UV hardening type resin, which is epoxy modified acrylate, was coated on the thus obtained fluorescent color conversion filter by spin-coating, and exposed by a high pressure mercury lamp to form a protective layer 6. Protective layer 6 had a thickness of 3 μm above the color conversion film and the top surface thereof was flat. The pattern of fluorescent color conversion filter 1 was not distorted. Heating test at 100° C. was conducted, and any distortion of fluorescent color conversion filter 1 or protective layer 6 was not observed. An insulative inorganic oxide film 7 was formed on the whole surface of the protective layer by depositing 300 nm of SiO2 film by means of sputtering.

Fabrication of an Organic Light-emitting Device

On the fluorescent color conversion filter fabricated as described above, an organic light-emitting element was formed having a six-layer structure of anode 8/hole injection layer 9 hole transport layer 10/organic light-emitting layer 11/electron injection layer 12 cathode 13, as shown in FIG. 2.

First, a film for transparent electrodes (ITO) was formed by a sputtering method on the whole surface of insulative inorganic oxide film 7, which is an outermost layer of the fluorescent color conversion filter. Then, photoresist (available under the trade name OFRP-800 from Tokyo Ohka Kogyo Co., Ltd.) was coated on the ITO, followed by patterning by means of photolithography to obtain anode 8 constituting patterns of stripes disposed at each of the light-emitting portions for red 21, green 22, and blue 23, the stripes having a width of 0.094 mm, a gap of 0.016 mm and a film thickness of 100 nm.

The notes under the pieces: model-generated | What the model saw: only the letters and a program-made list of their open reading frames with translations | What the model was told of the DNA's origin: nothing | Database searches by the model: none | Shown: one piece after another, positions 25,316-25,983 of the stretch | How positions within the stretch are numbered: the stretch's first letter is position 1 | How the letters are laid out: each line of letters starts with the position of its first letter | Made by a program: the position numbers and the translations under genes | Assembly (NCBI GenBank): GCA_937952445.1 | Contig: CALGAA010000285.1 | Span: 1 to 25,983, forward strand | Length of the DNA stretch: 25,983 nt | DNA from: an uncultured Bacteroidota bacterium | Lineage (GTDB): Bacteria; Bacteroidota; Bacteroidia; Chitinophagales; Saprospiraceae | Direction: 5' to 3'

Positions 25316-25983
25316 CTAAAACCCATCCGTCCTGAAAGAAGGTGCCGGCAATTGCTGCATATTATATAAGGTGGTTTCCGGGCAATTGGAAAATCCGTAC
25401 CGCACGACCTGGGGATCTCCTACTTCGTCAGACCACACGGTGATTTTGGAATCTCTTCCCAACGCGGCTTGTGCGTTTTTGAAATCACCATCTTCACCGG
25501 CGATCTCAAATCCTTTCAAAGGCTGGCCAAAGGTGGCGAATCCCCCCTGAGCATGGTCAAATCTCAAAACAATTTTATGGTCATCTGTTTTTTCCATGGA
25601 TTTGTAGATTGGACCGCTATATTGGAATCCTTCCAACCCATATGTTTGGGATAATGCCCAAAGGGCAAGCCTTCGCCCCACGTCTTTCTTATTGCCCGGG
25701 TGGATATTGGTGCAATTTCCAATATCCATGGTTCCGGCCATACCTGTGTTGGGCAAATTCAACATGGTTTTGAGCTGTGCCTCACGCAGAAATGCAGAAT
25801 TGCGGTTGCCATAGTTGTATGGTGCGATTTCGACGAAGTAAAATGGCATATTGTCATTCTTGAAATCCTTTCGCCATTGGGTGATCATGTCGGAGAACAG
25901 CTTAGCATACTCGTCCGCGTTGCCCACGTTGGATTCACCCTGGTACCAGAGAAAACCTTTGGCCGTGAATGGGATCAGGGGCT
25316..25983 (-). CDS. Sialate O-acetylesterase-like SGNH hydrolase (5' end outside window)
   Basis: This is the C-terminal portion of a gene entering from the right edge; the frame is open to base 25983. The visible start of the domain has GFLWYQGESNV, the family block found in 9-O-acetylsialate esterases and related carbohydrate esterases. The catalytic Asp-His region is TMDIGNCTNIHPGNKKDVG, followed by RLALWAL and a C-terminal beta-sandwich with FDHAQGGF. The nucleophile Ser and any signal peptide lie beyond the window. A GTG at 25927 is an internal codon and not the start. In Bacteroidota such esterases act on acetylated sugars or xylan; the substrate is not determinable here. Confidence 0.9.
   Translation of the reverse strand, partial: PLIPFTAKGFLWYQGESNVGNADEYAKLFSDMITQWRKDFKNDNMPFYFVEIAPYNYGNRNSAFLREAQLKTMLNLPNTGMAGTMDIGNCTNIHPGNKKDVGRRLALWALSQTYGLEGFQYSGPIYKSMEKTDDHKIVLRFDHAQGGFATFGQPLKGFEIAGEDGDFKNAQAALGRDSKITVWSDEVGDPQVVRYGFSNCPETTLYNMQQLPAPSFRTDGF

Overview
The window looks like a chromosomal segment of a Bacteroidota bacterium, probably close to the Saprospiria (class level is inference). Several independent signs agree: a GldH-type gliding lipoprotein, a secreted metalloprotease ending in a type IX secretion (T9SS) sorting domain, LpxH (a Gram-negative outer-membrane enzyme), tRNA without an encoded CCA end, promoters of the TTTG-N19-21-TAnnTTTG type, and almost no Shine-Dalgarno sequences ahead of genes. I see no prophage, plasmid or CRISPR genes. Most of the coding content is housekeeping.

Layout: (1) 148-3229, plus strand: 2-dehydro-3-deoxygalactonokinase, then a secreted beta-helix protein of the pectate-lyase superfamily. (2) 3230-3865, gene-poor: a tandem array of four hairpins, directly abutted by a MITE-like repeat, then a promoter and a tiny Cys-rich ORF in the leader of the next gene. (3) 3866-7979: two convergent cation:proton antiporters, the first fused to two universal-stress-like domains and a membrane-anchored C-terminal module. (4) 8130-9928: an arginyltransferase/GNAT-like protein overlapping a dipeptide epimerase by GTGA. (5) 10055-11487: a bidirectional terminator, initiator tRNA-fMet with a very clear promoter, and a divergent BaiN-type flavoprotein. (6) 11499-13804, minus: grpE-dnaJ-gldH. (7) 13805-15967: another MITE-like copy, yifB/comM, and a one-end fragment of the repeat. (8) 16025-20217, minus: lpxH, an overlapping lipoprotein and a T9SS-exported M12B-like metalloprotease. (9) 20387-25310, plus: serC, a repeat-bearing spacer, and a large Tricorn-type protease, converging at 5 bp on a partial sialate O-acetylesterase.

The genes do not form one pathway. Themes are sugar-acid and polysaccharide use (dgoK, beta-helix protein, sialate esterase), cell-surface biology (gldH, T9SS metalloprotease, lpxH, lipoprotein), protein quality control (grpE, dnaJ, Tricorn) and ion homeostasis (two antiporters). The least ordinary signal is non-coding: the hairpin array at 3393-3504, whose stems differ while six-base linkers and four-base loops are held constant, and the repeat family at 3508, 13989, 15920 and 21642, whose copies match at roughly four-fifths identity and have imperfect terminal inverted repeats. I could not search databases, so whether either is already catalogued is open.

After that, the resulting substrate having the anode was installed in a resistance-heating evaporation chamber, and hole injection layer 9, hole transport layer 10, organic light-emitting layer 11 and electron injection layer 12 were, successively deposited in the same chamber holding a vacuum. Table 1 shows the substances and their structural formulas used in these layers. The pressure in the evaporation chamber during deposition process was 1×10−4 Pa. Hole injection layer 9 was formed by depositing 100 nm of Cu phthalocyanine (CuPc). Hole transport layer 10 was formed by depositing 20 nm of 4,4′-bis[N-(1-naphthyl)-N-phenylamino] biphenyl (α-NPD). Organic light-emitting layer 11 was formed by depositing 30 nm of 4,4′-bis(2,2′-diphenylvinyl) biphenyl (DPVBi). Electron injection layer 12 was formed by depositing 20 nm of tris(8-quinolinolato)aluminum (Alq).